You might expect that this year's Mardi Gras parade, which came just days after the institutional apologies to the original queer rights activists — the 78ers — would be free of the political heavy handedness that launched Mardi Gras as an annual protest march in 1978.
Not so. The organisers of the No Pride in Detention (NPID) float, which took aim at the government policy that allows queer asylum seekers from countries where homosexuality is a crime to be locked up indefinitely in detention centres, were threatened with expulsion if they did not stop chanting near opposition leader Bill Shorten.
Edward McMahon, one of the organisers of the NPID float, told Green Left Weekly that many said it was “a breath of fresh air in a queer tradition”.
“The crowds enthusiastically joined our chants of 'Let Them Stay'”, he said, referring to the nationwide campaign in support of the 267 people who have been threatened with deportation to Manus Island and Nauru.
Shorten and his deputy Tanya Plibersek joined the parade this election year. “The political class has been unable to ignore us entirely. So they make a big deal of coming to the party”, was how McMahon put it.
Mardi Gras had assigned the NIPD float to the spot immediately behind the Labor and Liberal party floats. Tensions arose when Shorten tried to give a press conference promoting Labor's stance on queer rights, but had to contend with refugee activists chanting “We're here, we're queer, refugees are welcome here” behind him.
When this happens, the political class don't seem to like the conversation. At one point, McMahon was told by Mardi Gras officials that they had to stop chanting or risk having their float banned.
McMahon said: “The head producer, Anthony Russell, shoved his finger into my face and swore repeatedly. Indeed, at one point he said 'You're out'. When I asked him what the problem was, he said: 'You cannot intimidate a member of parliament'. It was clear he was talking about our small protest.
“Ultimately, someone made the decision to insert floats between us and Labor, even though we had not interacted with the Labor float.
“The protest at Shorten took place in a different section of the parade area. Russell was sent in to abuse me and orchestrate either the removal of our float or its separation from the Labor float to allow Shorten to save face.”
Whether this happened or not is debatable. A video of Russell's aggressive intervention has gone viral. Most think that Shorten and Prime Minister Malcolm Turnbull deserve to face the music — not least because of their gutlessness on marriage rights.
“It's our parade and they are professional politicians,” McMahon said. “Nothing that we did was outside the realm of acceptable or legal political protest.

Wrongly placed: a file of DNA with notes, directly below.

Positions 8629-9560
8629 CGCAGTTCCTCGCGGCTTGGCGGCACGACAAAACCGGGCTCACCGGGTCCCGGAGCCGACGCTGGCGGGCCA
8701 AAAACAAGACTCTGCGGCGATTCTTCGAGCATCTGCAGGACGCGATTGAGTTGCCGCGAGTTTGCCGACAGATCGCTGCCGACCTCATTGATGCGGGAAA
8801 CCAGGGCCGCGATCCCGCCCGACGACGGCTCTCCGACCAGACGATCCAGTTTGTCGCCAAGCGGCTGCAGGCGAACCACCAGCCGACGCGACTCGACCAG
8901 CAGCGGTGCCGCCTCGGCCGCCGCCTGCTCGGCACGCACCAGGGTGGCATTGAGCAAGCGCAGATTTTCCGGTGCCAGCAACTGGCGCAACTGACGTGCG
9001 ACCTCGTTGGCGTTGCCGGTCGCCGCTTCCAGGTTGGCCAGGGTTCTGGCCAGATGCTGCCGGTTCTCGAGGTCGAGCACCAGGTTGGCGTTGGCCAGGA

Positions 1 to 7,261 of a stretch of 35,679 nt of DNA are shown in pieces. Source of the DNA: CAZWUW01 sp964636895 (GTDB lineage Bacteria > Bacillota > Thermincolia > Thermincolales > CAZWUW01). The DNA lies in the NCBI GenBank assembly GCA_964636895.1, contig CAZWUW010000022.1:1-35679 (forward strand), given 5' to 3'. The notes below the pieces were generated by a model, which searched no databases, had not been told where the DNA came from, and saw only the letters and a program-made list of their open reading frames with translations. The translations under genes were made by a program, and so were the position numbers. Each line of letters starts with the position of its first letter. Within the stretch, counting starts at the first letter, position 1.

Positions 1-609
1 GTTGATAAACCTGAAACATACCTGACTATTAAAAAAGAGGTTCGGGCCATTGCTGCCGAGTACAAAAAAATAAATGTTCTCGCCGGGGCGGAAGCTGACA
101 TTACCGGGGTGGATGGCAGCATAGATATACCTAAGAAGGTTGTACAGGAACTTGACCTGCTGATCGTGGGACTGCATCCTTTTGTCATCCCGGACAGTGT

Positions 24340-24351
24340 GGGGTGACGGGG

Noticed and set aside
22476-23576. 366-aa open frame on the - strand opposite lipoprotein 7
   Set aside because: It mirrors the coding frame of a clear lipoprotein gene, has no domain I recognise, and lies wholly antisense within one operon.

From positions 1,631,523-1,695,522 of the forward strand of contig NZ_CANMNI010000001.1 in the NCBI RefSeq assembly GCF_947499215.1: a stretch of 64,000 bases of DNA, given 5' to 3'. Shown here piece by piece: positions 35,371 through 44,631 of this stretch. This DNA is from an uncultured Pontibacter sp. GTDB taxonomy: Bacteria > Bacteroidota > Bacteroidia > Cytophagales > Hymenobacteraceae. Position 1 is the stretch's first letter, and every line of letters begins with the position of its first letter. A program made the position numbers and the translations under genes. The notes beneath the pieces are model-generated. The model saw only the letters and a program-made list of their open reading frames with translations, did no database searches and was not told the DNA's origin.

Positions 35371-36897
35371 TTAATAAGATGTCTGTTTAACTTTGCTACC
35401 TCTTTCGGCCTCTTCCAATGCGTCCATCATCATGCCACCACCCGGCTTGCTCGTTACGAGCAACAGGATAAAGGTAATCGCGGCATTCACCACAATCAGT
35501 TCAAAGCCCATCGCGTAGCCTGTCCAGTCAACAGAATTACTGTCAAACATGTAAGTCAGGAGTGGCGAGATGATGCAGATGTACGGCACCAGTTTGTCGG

“If they can't handle this, particularly when they are attempting to use our parade as a political platform, they should leave politics.
“They march in our parade and spruik their ally credentials. But, they drag their feet when it comes to meaningful reform. They spruik their plans for marriage equality, but remain silent on growing suicide rates, particularly in the [transgender] community.
“Further afield, they subject queer asylum seekers to the horror of their offshore detention regime.
“They very deliberately coopt our platform to firm up their legitimacy. If we don't remain organised and committed to our activist heritage, and stand in solidarity with those members of our community who feel the full force of queerphobia, we cannot expect to maintain our hard-fought wins into the future.”
Rachel Evans, an organiser of the Queer Rights Saves Lives float, told Green Left Weekly that if their float had spotted Turnbull they would have let him know their opinions.
“If politicians choose to show their faces at these events and don't expect to be called out on their hypocrisy, it's their problem. Mardi Gras officials should not be trying to silence us.
"There was no threat of violence by those in the floats. But Mardi Gras is a political event — even if some like to call it a parade. We will not forget what happened in 1978, because the queer community is still on the receiving end of systemic violence from the state. We've come a long way, but we still have a long way to go.
“Equal marriage remains illegal because neither major party has the courage to put it forward — not because Australians don't want it. And the incredible Let Them Stay movement for refugee rights shows that more and more people are growing angry at the major parties' cruel refugee policies — queer refugees especially.
"In Bolivia, where I've just been, elected politicians are not afraid to walk the streets because they want to engage with ordinary people. Here, it's a very different story.”
Greens Councillor for City of Sydney and original 78er Irene Doutney said: "Since the outset Mardi Gras has been about two things: protest and fun. It would be sad to see today's activists sidelined in favour only of fun when there are still so many important issues to be dealt with such as the appalling treatment of gay asylum seekers who are locked in homophobic detention centres or resettled in countries opposed to LGBTI rights.
“I hope Mardi Gras will always be a time when these issues can be brought to the public's attention."